The most stunning visual storytelling of the year, from memoirs to inventive, surrealist narrative fiction.
Time Zone J, by Julie Doucet (Drawn & Quarterly)
In her first work of graphic memoir in almost two decades, Doucet looks back to the late 1980s, when she began her legendary Dirty Plotte comics, to revisit the story of a long-distance tryst. Doucet recreates the affair’s intensity through furious feats of drawing, each page crammed full of allusive imagery.
Men I Trust, by Tommi Parrish (Fantagraphics)
Sasha, depressed after moving back in with her parents, flings herself at Eliza, a struggling single mom in recovery, after connecting with her poetry. As this imbalanced relationship lurches into strange territory – including an assignation with a toxic TV handyman – Parrish’s cartooning remains sure-footed, the lusciously painted pages anchored by hulking bodies.
The Projector and Elephant, by Martin Vaughn-James (New York Review Comics)
In 1970s Toronto, Martin Vaughn-James was busy inventing the idea of the “graphic novel,” before such a thing really existed. His first two books, “rediscovered” in this handsome edition, remain astonishing innovations. Vaughn-James takes the jejune language of cartooning – funny animals, advertising art – and torques it into the realm of the surreal.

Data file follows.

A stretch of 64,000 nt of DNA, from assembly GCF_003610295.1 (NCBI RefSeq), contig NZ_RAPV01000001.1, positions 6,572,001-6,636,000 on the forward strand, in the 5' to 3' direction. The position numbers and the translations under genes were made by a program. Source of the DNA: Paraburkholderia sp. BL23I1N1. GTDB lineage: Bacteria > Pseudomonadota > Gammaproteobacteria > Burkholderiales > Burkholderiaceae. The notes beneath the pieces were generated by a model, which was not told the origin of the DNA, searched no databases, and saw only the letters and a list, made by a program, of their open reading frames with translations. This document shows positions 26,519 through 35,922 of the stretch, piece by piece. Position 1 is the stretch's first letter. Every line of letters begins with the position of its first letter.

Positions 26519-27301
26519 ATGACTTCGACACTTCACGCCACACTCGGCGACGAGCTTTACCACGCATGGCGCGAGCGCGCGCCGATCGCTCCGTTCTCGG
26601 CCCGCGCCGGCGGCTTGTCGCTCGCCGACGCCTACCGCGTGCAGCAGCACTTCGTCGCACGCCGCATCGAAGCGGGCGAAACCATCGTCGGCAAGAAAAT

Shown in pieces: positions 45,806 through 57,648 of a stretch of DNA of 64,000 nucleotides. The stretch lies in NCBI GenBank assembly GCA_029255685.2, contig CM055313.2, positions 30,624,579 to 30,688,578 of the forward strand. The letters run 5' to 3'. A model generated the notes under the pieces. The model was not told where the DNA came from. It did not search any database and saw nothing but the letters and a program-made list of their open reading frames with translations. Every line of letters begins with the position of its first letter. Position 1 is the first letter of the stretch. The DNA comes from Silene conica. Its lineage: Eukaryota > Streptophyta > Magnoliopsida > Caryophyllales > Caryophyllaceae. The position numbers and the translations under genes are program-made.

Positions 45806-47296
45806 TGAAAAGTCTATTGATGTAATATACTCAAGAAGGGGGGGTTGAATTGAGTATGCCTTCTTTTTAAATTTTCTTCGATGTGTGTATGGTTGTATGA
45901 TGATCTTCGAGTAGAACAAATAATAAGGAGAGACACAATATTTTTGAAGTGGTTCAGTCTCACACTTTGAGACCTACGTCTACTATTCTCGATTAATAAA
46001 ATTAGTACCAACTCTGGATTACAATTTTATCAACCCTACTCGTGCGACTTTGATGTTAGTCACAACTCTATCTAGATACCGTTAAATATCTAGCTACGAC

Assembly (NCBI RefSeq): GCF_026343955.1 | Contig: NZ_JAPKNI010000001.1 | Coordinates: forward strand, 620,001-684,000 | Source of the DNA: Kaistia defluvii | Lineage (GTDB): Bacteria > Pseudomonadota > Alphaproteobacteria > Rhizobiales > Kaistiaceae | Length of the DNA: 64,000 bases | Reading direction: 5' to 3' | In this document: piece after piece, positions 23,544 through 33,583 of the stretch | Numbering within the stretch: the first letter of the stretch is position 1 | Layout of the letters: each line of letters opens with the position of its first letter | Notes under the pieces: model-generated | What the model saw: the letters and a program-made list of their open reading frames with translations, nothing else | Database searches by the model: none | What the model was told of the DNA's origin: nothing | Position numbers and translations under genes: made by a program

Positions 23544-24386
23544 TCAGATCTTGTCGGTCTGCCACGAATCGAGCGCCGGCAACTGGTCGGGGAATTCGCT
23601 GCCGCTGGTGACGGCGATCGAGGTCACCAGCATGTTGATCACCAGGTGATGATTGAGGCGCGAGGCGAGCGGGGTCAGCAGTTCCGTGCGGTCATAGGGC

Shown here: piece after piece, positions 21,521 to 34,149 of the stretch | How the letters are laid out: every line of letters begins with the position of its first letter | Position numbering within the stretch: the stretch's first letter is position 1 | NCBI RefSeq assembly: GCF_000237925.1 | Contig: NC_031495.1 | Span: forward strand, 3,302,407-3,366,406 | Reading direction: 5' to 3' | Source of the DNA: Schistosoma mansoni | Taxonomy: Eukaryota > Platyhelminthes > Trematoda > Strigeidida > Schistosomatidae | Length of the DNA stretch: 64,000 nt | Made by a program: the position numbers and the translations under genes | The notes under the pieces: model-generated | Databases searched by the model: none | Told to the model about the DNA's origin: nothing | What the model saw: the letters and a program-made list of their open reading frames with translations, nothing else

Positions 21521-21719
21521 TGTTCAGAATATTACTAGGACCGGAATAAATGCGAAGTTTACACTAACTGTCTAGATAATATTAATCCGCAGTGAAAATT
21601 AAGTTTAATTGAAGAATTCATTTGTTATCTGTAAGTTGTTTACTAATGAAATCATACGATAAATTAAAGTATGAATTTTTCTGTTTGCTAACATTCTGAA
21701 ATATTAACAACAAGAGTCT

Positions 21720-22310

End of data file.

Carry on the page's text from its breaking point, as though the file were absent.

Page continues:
One Beautiful Spring Day, by Jim Woodring (Fantagraphics)
For decades, visionary cartoonist Jim Woodring has been telling dreamlike, pantomime stories featuring Frank – a kind of platonic ideal of a comic strip critter, an amoral Goofy or cartoon Candide. Collecting and expanding the last three Frank books, here is Woodring’s epic – part odyssey, part inferno, and, weirdly, part romance.
Talk to My Back, by Yamada Murasaki, translated by Ryan Holmberg (Drawn & Quarterly)
Serialized in 1980s Japan, Yamada’s hushed vignettes about Chiharu’s home life – raising her daughters, enduring her husband’s casual disrespect, finding independence through work of her own – stood out in a male-oriented publishing landscape. Their measured, patient pace, and their steady attention to domestic detail, continue to be rare in comics today.
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